In second place we have the newly-crowned, most dunkable Jaffa Cake with 22% of the votes, and in third place was the plain Digestive, with 19%.
Among the least popular biscuits to eat were Lotus (7%), Pink Wafers (7%) and Garibaldi biscuits (6%). Sadly, Lotus biscuits also ranked very low in the dunkability experiment, managing only 6 dunks, and 12 seconds, before breaking.
PG Tips tops the list of Britain’s favourite tea brands
According to our study, with 32% of the public citing it as their preferred brand, PG Tips ranks top of the list of the nation’s favourite tea brands.
While coming in a humble second place for the nation, Yorkshire Tea was a clear winner for one particular county. It will come as no surprise that Yorkshire’s favourite tea brand is in fact Yorkshire Tea, with a huge 51% of those in the county voting it as their chosen brand.
Yorkshire Tea is also the chosen brand among the over 55s, while the younger generations aged between 16 and 34 prefer PG Tips with 31% saying PG Tips is their go-to for the perfect brew. It seems all the stars have aligned for tea lovers, as both PG Tips and Yorkshire Tea were found to be favourites among almost all of the star signs, with only Capricorns deviating and citing Tetley’s as a favourite brand.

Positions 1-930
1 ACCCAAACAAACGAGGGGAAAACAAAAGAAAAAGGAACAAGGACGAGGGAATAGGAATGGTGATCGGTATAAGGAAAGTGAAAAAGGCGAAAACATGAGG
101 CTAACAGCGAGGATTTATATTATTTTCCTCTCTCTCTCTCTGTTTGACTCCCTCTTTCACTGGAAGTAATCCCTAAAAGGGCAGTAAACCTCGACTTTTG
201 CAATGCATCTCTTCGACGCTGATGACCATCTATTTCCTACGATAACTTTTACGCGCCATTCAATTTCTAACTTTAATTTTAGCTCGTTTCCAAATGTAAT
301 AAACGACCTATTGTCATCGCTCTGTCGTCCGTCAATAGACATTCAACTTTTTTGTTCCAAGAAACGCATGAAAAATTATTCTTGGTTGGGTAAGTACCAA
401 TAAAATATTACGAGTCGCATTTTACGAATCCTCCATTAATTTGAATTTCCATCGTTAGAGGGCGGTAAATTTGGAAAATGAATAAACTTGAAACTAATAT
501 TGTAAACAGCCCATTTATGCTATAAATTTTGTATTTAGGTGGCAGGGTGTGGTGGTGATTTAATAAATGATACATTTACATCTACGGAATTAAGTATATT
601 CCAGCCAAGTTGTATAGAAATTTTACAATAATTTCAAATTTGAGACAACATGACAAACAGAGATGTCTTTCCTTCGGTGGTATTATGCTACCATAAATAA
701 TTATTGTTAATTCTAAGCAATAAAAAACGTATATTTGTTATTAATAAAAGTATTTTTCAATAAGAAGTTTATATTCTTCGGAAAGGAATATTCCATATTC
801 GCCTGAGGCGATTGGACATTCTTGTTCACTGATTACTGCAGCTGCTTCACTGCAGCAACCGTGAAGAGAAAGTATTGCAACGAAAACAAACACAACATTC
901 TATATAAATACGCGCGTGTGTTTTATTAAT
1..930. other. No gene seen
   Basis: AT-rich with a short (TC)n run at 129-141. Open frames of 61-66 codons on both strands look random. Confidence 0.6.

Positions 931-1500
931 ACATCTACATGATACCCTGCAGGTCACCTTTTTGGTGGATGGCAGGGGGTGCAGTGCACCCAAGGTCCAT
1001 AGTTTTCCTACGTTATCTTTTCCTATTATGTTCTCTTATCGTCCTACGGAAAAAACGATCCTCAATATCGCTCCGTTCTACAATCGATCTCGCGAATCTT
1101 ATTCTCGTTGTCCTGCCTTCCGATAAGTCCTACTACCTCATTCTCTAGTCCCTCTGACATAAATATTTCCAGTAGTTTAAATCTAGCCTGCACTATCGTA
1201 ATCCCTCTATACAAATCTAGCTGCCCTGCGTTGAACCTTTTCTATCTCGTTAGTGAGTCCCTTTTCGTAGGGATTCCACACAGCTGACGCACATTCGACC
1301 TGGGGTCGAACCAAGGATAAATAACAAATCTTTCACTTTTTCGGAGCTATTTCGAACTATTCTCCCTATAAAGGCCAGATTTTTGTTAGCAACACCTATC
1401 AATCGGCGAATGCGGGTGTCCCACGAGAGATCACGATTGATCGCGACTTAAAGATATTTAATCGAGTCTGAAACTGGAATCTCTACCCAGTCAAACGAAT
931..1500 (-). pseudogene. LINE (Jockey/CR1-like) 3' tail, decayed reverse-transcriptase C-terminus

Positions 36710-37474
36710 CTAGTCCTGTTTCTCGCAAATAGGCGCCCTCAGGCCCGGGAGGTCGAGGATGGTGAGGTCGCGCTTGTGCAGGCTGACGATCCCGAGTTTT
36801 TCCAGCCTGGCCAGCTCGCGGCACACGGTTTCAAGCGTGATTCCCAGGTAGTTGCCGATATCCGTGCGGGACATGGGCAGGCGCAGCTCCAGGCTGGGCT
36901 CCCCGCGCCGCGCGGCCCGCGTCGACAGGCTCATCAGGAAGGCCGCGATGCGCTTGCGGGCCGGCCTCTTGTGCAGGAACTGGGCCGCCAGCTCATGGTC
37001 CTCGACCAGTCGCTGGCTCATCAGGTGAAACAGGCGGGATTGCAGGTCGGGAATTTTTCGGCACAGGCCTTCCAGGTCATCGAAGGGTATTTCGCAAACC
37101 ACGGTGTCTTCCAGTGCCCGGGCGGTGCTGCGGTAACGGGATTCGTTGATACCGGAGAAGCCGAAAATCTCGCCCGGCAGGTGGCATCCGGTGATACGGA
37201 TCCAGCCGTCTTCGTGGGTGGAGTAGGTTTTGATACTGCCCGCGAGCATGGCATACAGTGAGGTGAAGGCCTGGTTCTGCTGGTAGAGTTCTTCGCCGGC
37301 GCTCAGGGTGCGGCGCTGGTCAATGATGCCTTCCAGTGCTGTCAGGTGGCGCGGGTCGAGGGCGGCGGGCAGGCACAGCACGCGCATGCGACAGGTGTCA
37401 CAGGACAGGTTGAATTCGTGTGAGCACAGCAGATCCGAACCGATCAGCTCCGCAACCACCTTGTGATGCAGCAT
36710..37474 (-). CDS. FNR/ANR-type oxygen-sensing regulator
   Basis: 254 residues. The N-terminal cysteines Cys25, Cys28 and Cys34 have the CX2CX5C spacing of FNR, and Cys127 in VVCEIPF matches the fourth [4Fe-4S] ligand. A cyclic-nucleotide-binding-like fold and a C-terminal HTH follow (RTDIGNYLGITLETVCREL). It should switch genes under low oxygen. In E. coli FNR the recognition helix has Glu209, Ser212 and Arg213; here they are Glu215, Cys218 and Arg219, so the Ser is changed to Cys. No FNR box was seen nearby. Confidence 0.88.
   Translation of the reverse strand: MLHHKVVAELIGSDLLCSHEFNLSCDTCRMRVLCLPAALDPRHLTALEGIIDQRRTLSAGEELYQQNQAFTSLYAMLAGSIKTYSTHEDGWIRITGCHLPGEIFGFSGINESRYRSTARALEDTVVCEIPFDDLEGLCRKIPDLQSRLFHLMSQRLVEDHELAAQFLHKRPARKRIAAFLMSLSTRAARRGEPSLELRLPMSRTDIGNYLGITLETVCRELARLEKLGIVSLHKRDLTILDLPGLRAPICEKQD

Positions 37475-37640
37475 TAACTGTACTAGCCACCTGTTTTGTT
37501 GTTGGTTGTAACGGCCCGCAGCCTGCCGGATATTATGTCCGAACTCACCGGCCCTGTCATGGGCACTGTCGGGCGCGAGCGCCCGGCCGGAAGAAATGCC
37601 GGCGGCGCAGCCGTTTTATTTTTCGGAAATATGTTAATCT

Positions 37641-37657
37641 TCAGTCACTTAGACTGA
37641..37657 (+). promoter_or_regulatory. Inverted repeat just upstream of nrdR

The CORRECT way to make tea revealed once and for all
In addition to revealing our favourite biscuits and tea brands, our research has also uncovered the nation’s preferred method of making the classic cuppa, putting an end to the age old question once and for all. Perhaps unsurprisingly, a resounding 53% of us go down the traditional ‘tea bag, water, milk’ route, and this method was also most common for both men and women, and across every age and city that we analysed. Clearly, this is the way to go for that perfect brew.
Having said this, there are a few of us who do like to switch things up, with 36% of respondents choosing to make their tea in various different ways to the status quo. Shockingly, 3% of the public even choose to use a ‘water, milk, tea bag’ method which just doesn’t feel quite right to us.
|Overall tea method ranking|
|Rank||Method||Percentage that agree|
|1||Tea bag, water, milk||53%|
|2||I don’t make tea||12%|
|3||Water, tea bag milk||12%|
|4||Tea bag, milk, water||10%|
|5||Milk, tea bag, water||7%|
We might have revealed the nation’s favourite tea and biscuit choices, but do they align with yours? Will you be changing the way you make your daily brew, or will you be sticking to your usual habits?
Whatever your preferences are, this is really just a great excuse to go and put the kettle on, take a break, and have a biscuit – the only question is: to dunk, or not to dunk?
Survey: TopRatedCasinos surveyed 2,009 adults in the UK, between 24.03.2023 and 27.03.2023, asking them to share their favourite biscuits to eat and dunk, their preferred tea brands, and how exactly they like to make their tea.
Experiment: 17 of the most popular biscuits were dunked into water at the average temperature of a cup of tea (70-75 degrees celsius). The durability was determined by the number of dunks and time it took before the biscuit broke apart.